Jan 09 2016

Fractions Made Visible – and Fun

Image courtesy of Wikipedia Commons The aptly named website, “Visual Fractions,” shows fraction concepts and operations the way I teach them – from a visual basis. Although it is standard for math curricula to introduce fractions visually, most of them drop the visualization too early. Worse, when many children are just starting to grasp these concepts, they are expected to move onto the next ones before they have practiced and explored enough to feel confident and remember what they need to do. The “Visual Fractions” website not only… Read more

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Sep 17 2015

New Osmo Game

Osmo®, the educational game platform that incorporates actual, hands-on pieces while giving software-based feedback and enhancements, has a new game for teaching basic math concepts and operations, called “Numbers.” As I mentioned in a previous post, Osmo uses the camera on an iPad to “see” which game pieces the player(s) have put in front of it. The creators of “Numbers” attempt to avoid math anxiety by incorporating flexibility and creativity, avoiding time limits, and building in options for collaboration and fun…. Read more

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Sep 16 2014

Cash Gifting Systems Exploit Math Illiteracy

Category: MathematicsAdmin @ 8:17 pm

Math-phobic children often grow up to be math-phobic adults. Math-phobic adults are sometimes exploited for their money, even if they do not have much of it. Although Spark a Playful Mind is mostly about children and learning, I want discuss one of the many “get-rich-quick” schemes my friend recently introduced me to, because it shows the value of playing with mathematics in grown-up life. This one falls into the category of a “cash gifting system” (known also by similar names, such as the “cash tracking system”). It is a variation on… Read more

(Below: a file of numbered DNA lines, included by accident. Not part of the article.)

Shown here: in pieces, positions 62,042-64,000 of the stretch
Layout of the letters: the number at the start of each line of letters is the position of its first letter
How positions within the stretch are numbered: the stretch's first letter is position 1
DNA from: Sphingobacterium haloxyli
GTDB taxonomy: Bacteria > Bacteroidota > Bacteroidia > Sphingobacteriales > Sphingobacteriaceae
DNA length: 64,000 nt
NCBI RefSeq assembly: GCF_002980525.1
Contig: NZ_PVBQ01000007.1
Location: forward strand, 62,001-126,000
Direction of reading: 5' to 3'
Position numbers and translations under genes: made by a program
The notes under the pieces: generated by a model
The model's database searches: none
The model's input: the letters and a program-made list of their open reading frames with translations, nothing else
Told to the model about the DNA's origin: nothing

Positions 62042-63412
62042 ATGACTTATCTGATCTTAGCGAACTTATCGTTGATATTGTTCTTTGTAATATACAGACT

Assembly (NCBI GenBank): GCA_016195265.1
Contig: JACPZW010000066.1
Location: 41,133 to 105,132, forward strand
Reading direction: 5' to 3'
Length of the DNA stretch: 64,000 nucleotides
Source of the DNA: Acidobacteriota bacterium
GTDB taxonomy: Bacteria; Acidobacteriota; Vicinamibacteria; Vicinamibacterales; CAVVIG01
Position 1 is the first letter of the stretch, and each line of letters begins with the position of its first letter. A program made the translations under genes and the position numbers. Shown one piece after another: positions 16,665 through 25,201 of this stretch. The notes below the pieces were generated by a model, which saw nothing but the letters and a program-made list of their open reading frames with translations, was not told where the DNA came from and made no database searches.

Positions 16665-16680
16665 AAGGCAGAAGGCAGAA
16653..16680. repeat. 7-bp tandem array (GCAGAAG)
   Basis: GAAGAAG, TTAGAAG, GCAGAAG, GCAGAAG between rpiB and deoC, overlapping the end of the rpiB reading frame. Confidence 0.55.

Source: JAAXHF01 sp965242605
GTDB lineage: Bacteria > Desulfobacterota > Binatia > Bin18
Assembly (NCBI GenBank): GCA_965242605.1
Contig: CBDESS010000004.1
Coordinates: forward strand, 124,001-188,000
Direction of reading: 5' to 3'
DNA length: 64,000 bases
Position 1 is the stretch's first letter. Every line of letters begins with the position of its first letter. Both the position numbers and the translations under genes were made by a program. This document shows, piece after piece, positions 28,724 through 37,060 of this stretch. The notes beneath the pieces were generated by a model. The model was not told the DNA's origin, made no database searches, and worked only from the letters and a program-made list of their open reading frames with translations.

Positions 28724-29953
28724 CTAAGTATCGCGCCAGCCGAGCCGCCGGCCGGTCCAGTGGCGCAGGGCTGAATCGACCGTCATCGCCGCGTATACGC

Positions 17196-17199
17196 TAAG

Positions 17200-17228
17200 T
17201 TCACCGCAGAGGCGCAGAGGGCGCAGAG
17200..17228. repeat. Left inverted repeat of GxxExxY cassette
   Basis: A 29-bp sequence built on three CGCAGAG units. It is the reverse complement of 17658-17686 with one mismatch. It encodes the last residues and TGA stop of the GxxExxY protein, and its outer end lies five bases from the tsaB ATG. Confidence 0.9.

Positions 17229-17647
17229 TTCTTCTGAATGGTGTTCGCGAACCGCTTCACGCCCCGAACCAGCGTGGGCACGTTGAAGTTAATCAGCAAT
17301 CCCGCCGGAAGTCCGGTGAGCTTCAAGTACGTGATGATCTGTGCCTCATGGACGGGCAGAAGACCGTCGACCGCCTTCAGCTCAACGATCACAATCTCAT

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Sep 16 2014

A Simplistic Mathematical Model of a Cash Gifting System

Category: MathematicsAdmin @ 1:58 pm

Introduction A gifting system, in its purist form, sells no goods or services, but promises to make you money through the people you recruit to sign up. Below is a simple mathematical model showing how, in principle, such a system cannot go on forever. There will always be people who lose money. On the other hand, there will also be people who make money (so why not you?) The model below is unrealistic because it does not concentrate money in the hands of the few the way real-world gifting systems operate. My model is the best one could… Read more

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